mortgagerates

Where Are Mortgage Rates Going from Here?

Chicago-area home prices hit the ninth month of their strongest runup in at least three decades, according to a national index released this morning. The region’s single-family home values rose by 12.5% in January from a year earlier, according to the S&P CoreLogic Case-Shiller Indices. It’s the ninth consecutive month with home prices up more than 10%. 

 

Although the market has been strong, the macroeconomic environment is evolving rapidly. Declining COVID cases and a resumption of economic activity have increased inflation, and the Federal Reserve has begun to increase interest rates in response. Today, a 30-Year Mortgage Rate is at 4.42%, compared to 4.15% last week and 3.05% last year. This is lower than the long-term average of 7.79%.

 

 

Just a few months ago, Freddie Mac projected mortgage rates would average 3.6% in 2022. Earlier this month, Fannie Mae forecast mortgage rates would average 3.8% in 2022. As the chart above shows, rates have already surpassed those projections.

 

 

Sam Khater, Chief Economist at Freddie Mac, explained in a press release last week:

 

“This week, the 30-year fixed-rate mortgage increased by more than a quarter of a percent as mortgage rates across all loan types continued to move up. Rising inflation, escalating geopolitical uncertainty and the Federal Reserve’s actions are driving rates higher and weakening consumers’ purchasing power.”

Where Are Mortgage Rates Going from Here?

 

In a recent article by Bankrate, several industry experts weighed in on where rates might be headed going forward. Here are some of their forecasts:

 

Len Kiefer, Deputy Chief Economist, Freddie Mac:

 

“Mortgage rates are likely to continue to move higher throughout the balance of 2022, although the pace of rate increases is likely to moderate.”

 
Nadia Evangelou, Senior Economist and Director of Forecasting, National Association of Realtors (NAR):

 

“While higher short-term interest rates will push up mortgage rates, I expect some of this impact to be mitigated eventually through lower inflation. Thus, I expect the 30-year fixed mortgage rate to continue to rise, although we aren’t likely to see the big jumps that occurred over the past few weeks.”

 

In a recent realtor.com article, another expert adds to the conversation:

 

Danielle Hale, Chief Economist, realtor.com:

 

“. . . As markets digest the Fed’s updated economic projections, I anticipate a continued increase in mortgage rates over the next several months. . . .”

What Does This Mean for You if You’re Looking To Buy a Home?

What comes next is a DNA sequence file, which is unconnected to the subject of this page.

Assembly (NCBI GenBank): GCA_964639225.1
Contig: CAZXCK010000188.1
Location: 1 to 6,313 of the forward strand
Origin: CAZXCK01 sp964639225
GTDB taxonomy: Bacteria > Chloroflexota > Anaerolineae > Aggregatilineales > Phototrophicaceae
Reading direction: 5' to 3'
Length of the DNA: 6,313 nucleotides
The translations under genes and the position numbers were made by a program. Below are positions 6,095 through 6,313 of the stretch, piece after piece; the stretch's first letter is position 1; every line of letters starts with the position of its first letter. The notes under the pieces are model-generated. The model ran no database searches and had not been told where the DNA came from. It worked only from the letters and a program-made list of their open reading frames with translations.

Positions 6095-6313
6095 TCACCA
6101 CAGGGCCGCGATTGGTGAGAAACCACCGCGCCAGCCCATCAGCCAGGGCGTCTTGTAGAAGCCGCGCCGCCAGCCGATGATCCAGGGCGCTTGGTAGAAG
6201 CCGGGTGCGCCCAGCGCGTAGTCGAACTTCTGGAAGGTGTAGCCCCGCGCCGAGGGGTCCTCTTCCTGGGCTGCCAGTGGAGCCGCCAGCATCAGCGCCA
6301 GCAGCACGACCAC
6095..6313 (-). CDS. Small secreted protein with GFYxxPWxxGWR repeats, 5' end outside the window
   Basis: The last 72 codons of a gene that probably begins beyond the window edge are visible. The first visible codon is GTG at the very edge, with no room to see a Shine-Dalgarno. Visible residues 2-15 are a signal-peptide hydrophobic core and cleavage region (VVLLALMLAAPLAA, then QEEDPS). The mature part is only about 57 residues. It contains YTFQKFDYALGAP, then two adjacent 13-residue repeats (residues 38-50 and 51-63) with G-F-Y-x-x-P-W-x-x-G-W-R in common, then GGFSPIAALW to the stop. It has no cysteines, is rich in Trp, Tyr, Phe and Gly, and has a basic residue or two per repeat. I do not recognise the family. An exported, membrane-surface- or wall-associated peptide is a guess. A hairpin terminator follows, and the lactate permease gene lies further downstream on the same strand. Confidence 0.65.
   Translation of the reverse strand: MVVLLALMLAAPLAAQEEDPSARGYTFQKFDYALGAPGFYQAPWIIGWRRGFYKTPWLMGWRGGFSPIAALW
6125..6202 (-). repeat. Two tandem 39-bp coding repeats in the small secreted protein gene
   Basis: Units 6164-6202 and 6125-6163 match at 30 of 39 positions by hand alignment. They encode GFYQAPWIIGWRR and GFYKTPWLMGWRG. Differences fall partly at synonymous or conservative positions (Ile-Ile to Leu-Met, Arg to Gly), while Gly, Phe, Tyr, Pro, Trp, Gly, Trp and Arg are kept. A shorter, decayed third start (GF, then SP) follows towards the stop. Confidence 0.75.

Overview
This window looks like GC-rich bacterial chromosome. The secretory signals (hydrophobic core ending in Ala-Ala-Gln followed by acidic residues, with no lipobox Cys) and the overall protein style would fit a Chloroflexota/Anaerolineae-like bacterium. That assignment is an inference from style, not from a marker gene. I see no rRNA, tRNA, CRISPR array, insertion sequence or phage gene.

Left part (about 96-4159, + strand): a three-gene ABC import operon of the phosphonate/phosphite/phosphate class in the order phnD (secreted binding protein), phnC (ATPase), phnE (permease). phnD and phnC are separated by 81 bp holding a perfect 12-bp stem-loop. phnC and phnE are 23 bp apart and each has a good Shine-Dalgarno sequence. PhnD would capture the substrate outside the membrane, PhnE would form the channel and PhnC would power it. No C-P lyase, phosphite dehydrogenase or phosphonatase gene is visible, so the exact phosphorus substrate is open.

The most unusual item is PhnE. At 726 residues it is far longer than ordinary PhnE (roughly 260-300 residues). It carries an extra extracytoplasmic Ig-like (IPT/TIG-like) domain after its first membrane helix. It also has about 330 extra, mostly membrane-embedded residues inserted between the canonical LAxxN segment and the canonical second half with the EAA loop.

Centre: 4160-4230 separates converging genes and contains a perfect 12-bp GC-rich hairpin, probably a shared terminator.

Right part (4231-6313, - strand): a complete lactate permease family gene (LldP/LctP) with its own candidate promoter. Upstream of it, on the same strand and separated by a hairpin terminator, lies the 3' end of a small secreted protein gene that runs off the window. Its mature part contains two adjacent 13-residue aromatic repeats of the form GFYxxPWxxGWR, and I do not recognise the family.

With both mortgage rates and home values expected to increase throughout the year, it would be better to buy sooner rather than later if you’re able. That’s because it’ll cost you more the longer you wait. But, there is a possible silver lining to buying a home right now. While you’ll be paying a higher price and a higher mortgage rate than you would have last year, rising prices do have a long-term benefit once you buy.

 

If you purchase a home today valued at $400,000 and put 10% down, you would be taking out a $360,000 mortgage. According to mortgagecalculator.net, at a 4.42% fixed mortgage rate, your mortgage payment would be $1,807 a month (this does not include insurance, taxes, and other fees because those vary by location).

 

Now, let’s put that mortgage payment into a new perspective based on the substantial growth in equity that comes with the escalation in home prices. Every quarter, Pulsenomics surveys a panel of over 100 economists, investment strategists, and housing market analysts about their expectations for future home prices in the United States. Last week, Pulsenomics released their latest Home Price Expectation Survey. The survey reveals that the average of the experts’ forecasts calls for a 9% increase in home values in 2022.

 

Based on those projections, a $400,000 house you buy today could be valued at $436,000 by this time next year. If you break that down, that means the equity in your home would increase by $3,000 a month over that period. That’s greater than the estimated monthly payment above. Granted, the increase in your net worth is tied to the home, but it is one way to put the home price appreciation to use in a way that benefits you.

 

Bottom Line

 

Paying a higher price for a home and a higher mortgage rate can be a difficult pill to swallow. However, waiting will just cost you more. If you’re ready, willing, and able to buy a home, now will be a better time than a year, or even six months from now.

 

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